Monday, April 20, 2009

Game Theory, Political Economy, and the Evolving Study of War and Peace

By Bruce Bueno de Mesquita


Studies of war and peace increasingly center around domestic interests and institutions for clues on how to shape international affairs. This change in thinking coincides with advances made in non-cooperative game theory and political economy modeling.

De Mesquita refutes realism and state-centric theories as logical explanations for the causes of war. He simultaneously enhances the validity of the liberal peace theory by examining the influences which democrats need to consider when threatening or declaring war.

Realism's claim about a balance of power needed to maintain international stability is refuted by the political economy approach. Simply put, the political economy approach states that the causes of and solutions to international conflict can best be understood by looking within states. It treats leaders as the object of study, not the states as realism does.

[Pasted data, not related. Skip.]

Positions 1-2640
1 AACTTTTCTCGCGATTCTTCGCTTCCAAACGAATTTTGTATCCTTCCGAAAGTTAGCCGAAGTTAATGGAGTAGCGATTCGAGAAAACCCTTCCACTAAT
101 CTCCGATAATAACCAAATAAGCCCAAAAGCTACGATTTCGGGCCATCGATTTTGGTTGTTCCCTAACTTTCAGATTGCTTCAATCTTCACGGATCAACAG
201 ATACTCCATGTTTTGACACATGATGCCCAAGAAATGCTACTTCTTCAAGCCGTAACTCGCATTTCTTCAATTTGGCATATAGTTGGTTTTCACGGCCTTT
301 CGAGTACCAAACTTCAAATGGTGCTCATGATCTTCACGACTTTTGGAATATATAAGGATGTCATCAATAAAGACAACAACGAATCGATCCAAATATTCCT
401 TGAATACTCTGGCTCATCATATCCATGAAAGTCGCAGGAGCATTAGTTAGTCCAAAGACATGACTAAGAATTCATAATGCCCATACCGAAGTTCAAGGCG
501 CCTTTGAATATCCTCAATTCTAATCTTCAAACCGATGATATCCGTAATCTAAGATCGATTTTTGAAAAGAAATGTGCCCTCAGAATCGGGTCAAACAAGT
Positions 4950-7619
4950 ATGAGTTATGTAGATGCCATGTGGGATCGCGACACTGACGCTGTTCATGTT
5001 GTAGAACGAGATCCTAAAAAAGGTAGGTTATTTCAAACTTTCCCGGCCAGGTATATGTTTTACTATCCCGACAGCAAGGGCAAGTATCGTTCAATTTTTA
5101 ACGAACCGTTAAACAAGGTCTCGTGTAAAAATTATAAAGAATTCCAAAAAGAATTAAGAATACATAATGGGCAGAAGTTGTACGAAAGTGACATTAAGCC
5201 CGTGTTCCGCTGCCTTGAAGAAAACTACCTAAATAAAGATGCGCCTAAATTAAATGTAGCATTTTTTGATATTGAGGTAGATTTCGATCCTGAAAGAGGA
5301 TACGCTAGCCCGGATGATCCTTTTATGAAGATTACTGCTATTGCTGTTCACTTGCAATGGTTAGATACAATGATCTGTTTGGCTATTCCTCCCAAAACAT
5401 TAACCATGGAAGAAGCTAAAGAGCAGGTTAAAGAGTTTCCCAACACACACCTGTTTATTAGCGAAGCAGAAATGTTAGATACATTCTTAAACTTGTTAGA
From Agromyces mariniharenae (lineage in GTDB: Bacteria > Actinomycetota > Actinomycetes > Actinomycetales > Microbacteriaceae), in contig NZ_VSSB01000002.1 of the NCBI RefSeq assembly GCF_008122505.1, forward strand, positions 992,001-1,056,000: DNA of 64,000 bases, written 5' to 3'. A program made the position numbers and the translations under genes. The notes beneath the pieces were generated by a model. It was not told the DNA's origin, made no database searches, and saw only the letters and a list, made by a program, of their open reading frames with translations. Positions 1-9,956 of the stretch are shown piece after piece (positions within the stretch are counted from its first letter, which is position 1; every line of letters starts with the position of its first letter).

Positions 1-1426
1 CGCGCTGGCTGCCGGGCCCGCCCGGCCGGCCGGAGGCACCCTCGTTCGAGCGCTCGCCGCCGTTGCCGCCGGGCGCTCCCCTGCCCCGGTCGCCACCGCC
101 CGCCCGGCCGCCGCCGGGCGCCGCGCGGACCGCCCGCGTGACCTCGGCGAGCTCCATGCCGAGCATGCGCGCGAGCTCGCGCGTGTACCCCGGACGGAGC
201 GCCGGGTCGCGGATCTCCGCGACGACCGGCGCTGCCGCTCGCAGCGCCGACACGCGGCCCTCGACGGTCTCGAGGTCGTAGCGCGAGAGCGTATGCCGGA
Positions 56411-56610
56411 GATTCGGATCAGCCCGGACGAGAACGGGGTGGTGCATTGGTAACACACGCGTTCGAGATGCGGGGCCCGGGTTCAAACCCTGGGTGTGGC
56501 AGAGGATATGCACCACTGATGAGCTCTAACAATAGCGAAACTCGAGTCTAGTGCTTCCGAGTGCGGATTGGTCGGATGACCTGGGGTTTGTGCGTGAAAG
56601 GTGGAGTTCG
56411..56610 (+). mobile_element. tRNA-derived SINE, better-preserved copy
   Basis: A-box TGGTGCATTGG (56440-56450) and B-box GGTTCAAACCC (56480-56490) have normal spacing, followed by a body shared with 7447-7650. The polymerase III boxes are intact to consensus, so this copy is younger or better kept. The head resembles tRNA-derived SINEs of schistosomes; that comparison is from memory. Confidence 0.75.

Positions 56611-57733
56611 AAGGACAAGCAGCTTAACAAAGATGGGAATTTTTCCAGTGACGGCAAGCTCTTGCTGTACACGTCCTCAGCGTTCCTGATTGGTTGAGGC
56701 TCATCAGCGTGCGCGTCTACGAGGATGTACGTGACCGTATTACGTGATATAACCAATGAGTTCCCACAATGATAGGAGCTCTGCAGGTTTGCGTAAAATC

A game-theoretic focus concludes that war conducted by rationally acting states is always ex post inefficient. Leaders conduct wars at times to maintain a hold on power, since their domestic constituencies would likely vote them out of office (for democratic states). Autocracies have the advantage of not needing to concern itself with the well-being of their citizenry since they do not face election.

Game theory also validates the liberal peace theory. It claims that leaders (as the object of the political-economy approach to international relations) will only wage war when the outcome is victory, as a 93% success rate for wars initiated by democracies indicate. Since both sides need to consider their reelection prospects, a negotiated settlement to the conflict is the preferred method for resolving conflicts between democratic nations.
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